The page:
Charlotte, NC /Zone 8a

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                • #9
                  https://youtu.be/JHOQ45Wg0yQ
                  Youtube: PA Figs eBay: tdepoala
                  Wishlist: Galicia Negra, Paritjal Rimada, Black Ischia UCD

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                  • #10
                    Found my first SWD larvae in figs tonight, in 2 Chiappetta figs. The other 6 varieties we tried tonight were fine...but all the trees are next to each other
                    Ed
                    SW PA zone 6a

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                    • #11
                      I keep looking and have not seen any creepy crawllies yet but did find some dried larva of some sort in some dried fig a few weeks ago. Amazing how close most normal fig parts look like larva but I figure it they don't move and the fig doesn't smell it's good to go!
                      My fig photos <> My fig cuttings (starts late January) <> My Youtube Videos

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                      • eboone
                        eboone commented
                        Editing a comment
                        The one fig tasted fine but the other was pretty sour - did not eat the second one

                    • #12
                      I'm hoping this is just bad year. I don't think I have ever seen them before this year. I moved from one end of town to the other although I went from a more urban area to a more wooded area with more property. Now I'm under attack from everything.

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                      • #13
                        I saw this message from a CRFG member here in NorCal who is a commercial grower of cherries who is on a state committee addressing cherry pests, etc. This sounds promising!



                        A new approach to the problem involves the use of GMO's to help rid us of this now ubiquitous pest. In the past,localized infestations of introduced pests like Med Fly have been irradicated by the release of irradiated (sterile) males into the environment. They mate with the wild females which will subsequent have no offspring. This works for minor infestations in quarantined areas. but the SWD is now found all over. The problem with irradiated SWD males is that it renders them less robust than their wild male counterparts so the females will continue to reproduce.
                        Researchers at Cal Tech have found a GMO that can be used to altered SWD males so that any females that mate with these males will produce only male offspring. It's only a matter of time that the population dies out. Furthermore, the system has a failsafe mechanism that can turn off the process if something unintended occurs. The project is initially funded by Cal Tech (not a mega -corp like Monsanto) with some supplementary dollars from the relatively small Califonia cherry growers group.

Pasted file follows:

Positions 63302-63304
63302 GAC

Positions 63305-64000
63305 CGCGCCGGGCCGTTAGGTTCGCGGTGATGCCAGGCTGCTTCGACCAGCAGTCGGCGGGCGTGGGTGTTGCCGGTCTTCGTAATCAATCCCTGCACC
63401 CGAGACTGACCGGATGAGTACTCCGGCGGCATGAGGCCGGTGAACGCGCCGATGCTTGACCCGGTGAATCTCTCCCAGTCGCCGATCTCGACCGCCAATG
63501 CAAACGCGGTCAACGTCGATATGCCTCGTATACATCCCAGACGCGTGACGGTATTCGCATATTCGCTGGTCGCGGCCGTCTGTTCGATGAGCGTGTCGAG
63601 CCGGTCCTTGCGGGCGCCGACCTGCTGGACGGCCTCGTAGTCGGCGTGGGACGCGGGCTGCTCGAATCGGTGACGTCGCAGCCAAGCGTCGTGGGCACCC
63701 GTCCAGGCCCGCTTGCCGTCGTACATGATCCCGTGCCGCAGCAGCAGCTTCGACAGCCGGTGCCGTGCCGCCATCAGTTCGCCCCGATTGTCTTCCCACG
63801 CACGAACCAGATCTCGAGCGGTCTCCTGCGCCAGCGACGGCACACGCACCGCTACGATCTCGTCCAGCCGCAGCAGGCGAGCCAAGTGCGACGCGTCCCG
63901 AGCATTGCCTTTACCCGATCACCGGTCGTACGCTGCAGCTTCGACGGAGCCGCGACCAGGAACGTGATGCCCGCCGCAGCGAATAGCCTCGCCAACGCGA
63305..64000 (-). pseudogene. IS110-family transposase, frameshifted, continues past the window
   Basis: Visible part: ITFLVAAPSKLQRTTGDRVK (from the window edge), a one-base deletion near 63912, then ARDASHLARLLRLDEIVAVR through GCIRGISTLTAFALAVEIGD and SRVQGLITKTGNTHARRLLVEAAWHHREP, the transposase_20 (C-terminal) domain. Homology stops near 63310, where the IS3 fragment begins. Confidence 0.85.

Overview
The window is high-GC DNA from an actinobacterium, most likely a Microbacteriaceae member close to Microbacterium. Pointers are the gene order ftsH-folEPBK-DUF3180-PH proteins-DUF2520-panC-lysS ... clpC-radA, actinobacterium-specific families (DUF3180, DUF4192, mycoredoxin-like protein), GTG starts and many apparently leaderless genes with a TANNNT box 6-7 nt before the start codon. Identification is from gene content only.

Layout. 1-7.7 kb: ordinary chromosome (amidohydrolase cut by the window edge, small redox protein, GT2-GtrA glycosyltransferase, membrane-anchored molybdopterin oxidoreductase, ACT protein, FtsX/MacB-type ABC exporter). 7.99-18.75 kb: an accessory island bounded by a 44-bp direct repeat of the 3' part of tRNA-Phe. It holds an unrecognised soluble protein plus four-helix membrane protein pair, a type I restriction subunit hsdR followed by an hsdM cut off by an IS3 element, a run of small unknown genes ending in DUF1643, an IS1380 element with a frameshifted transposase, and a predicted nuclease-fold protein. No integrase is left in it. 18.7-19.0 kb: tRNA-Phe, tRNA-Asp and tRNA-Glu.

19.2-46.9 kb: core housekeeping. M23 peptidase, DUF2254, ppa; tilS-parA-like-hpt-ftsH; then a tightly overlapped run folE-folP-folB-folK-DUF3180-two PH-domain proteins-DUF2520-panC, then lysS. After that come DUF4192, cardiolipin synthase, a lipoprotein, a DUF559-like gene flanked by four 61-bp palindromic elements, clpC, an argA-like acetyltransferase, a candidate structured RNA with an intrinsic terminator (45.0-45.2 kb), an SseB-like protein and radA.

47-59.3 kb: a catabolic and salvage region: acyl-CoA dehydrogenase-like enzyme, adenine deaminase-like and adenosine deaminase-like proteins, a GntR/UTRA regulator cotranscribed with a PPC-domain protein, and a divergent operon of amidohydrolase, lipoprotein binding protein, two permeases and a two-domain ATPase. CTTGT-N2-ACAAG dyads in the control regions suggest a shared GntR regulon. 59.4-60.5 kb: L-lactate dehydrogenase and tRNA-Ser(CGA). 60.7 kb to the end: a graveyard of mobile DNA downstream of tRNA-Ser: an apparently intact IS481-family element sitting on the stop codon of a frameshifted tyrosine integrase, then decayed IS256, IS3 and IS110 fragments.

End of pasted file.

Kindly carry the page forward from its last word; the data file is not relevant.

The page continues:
Is there any risks? Possibly, but please remember that this innovative way of managing pests does not rely on any pesticide use. The present, direct application of pesticides on our food may be a greater threat to us than the use of a GMO to alter a gene or two of an introduced, unwanted pest. It seems that some pretty smart scientists have come up with a well-thought out plan that offers potential for the complete erradication of SWD in our area.
                        My fig photos <> My fig cuttings (starts late January) <> My Youtube Videos

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                        • #14
                          I was able to spot some on my cherry tomatoes. I haven't seen any in the raspberries or figs yet.

                          It's my own fault for the tomatoes. I try to pick off and dispose of any spoiled fruit but there has been so much fruit that I've been kind of lax about it.

                          They seem to favor the split over ripe tomatoes.

                          I was wondering. Do they infest fruit that isn't ripe or at the peak of ripeness? Or do they just infest rotting fruit?
                          Last edited by don_sanders; 09-27-2015, 12:57 PM.
                          Don - OH Zone 6a Wish list: Zaffiro, Moro de Caneva, Nerucciolo d'Elba, Bordissot Blanca Negra, Rubado

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                          • jkuo
                            jkuo commented
                            Editing a comment
                            Most fruit flies infest overripe fruit. The evil thing about SWD is that they infest fruit before it's ripe, so by the time it's ripe, you've got wigglers in your fruit. I'm contemplating ripping out a raspberry patch because I can't keep up with the fruit and it's totally infested.

                          • don_sanders
                            don_sanders commented
                            Editing a comment
                            *sigh* I guess I'll be cutting my cherry tomatoes open from now on. Hope they don't make it to the figs. I don't have many of them.